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Why delay IFRS adoption?

MOHAN R LAVI | Updated on March 02, 2011 Published on March 02, 2011

While much has been said about the ill-effects of IFRS, its focus on financial reporting and disclosure are strong pluses.

The International Accounting Standards Board (IASB) has been urging many countries to adopt its standards, citing better disclosure and some semblance of a uniform accounting language.

India succumbed in 2009 and brought out a road-map in 2010 outlining transition over four years. The Institute of Chartered Accountants of India (ICAI) quickly brought out India version of IFRS, calling them Ind-AS. The National Committee on Accounting Standards did not waste too much time mulling over these standards which were forwarded to the Ministry of Corporate Affairs (MCA).

Last week, the MCA notified 35 Ind-AS which would now form a part of the Companies Act. However, to prove that they have not yielded in toto , the date from which these standards would need to be followed is not April 1, 2011 as originally contemplated, but will be announced later. Converting the opening balance sheet as April 1, 2011 would mean the closing balance sheet as at March 31, 2012. Since Ind-AS 101 gives an option not to show the comparative figures of the previous year as per Ind-AS norms ( though it is very unlikely any companies would opt for this), March 31, 2012 can still be the effective date provided a clarification is issued early.

A new Schedule VI to the Companies Act has also been announced. The new Schedule takes into account all requirements of IFRS, particularly the distinction between current and non-current assets.

Omissions

Significant omissions in the above list are the equivalent standards for IAS 41 on Agriculture and IFRS-9 – the new standard for financial instruments. It is felt that application of the concept of Fair Value would be extremely detrimental to a sensitive sector such as Agriculture in India though IAS 41 focuses on biological assets and not merely crops. On financial instruments, since the IASB is issuing IFRS 9 in four instalments (three of which have already been issued), may be the MCA feels that it is preferable to wait for the standard to be issued in full.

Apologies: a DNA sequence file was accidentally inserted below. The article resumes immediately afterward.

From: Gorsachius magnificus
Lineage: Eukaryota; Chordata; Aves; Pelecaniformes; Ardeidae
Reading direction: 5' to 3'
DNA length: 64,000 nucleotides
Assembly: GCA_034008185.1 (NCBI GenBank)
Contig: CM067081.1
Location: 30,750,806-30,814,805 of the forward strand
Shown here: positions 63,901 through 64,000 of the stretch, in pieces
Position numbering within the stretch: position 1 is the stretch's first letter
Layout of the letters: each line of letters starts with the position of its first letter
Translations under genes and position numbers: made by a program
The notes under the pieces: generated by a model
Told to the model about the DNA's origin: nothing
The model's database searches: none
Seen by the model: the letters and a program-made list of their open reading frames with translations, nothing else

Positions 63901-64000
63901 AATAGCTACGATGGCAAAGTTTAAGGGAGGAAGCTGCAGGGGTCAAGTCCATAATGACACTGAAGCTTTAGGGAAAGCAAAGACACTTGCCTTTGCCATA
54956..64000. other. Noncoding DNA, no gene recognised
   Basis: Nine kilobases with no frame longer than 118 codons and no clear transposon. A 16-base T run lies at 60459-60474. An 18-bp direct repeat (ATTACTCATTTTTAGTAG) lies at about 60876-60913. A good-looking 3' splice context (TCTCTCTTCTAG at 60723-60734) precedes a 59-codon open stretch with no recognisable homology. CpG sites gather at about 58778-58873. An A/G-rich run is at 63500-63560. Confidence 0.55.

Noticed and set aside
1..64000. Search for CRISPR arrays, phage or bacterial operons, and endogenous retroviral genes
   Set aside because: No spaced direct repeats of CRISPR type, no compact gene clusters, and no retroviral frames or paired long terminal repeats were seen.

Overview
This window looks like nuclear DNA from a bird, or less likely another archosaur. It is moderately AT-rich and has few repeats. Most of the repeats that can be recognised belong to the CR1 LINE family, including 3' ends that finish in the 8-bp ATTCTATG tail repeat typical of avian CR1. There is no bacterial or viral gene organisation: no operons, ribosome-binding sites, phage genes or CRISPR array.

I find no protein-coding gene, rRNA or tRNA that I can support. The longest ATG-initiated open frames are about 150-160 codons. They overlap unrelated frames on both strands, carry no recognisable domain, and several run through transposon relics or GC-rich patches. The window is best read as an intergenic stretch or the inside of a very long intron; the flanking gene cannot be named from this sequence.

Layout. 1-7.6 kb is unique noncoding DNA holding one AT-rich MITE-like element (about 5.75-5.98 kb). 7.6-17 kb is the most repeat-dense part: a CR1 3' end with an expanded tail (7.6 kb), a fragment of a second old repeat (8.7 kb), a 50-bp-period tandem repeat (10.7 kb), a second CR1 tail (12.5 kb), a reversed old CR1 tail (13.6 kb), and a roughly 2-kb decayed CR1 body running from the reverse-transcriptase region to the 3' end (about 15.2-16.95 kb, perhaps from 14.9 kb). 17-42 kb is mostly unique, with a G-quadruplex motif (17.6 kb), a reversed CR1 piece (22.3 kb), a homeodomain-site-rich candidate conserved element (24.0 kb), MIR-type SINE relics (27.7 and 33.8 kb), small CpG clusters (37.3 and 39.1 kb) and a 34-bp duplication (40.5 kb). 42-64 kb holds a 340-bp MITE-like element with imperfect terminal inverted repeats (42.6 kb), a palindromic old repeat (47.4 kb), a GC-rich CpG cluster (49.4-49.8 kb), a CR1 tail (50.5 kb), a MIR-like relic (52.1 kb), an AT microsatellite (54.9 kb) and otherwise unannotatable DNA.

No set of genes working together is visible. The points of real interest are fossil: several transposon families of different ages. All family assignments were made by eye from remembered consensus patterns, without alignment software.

Reasons for deferment

The reasons given for the impasse regarding the date from which the new standards would come into effect are stated as giving consideration to the tax and other effects of the transition. Other effects have not been detailed. As IFRS lives on the concept of fair value, there could be significant volatility in the financial statements in some years.

However, it has to be stated that the tax department has never sweated too much about accounting standards and has not given specific instructions regarding Indian Accounting Standards and there is no reason why it would give special attention to IFRS. The expected announcements in Budget 2011 regarding IFRS turned out to be only expectations.

With the DTC appearing near-final soon, there is remote possibility of the law being altered to accommodate IFRS. Under IFRS, an entity may have to adopt the same approach to obtain deductions as it would for a change in the depreciation policy or a large write-off under present laws. The concept of deferred tax has been introduced with the singular intent that there is equity between tax profits and book profits and any differences between them get evened out over a period of time.

Since the first clutch of companies consisted principally of listed companies, the stoic silence of the Securities and Exchange Board of India (SEBI) regarding IFRS has not helped. As a market regulator, there are numerous non-accounting issues that SEBI would need to address regarding IFRS such as the quarterly results reporting etc.

Having opted for a carve-out approach, India has the flexibility to tune thestandards to our conditions though this may not get an overwhelming approval from the IASB.

While much has been said about the ill-effects of IFRS, its focus on financial reporting and disclosure are strong pluses. There are entities in India that have seen the advantages of IFRS by reflecting service concession agreements as Intangible Assets instead of Fixed Assets.

One can't learn swimming without getting wet or developing cold feet at the edge of the pool.

Having declared an intention to converge with IFRS by making commitments at the G-20 summit and having notified Ind-AS, Schedule VI and Schedule XIV, there appears to be no point in biding time.

A delayed start for the first set of entities would have a trickle-down effect on the subsequent sets.

(The author is a Bangalore-based chartered accountant)

Published on March 02, 2011
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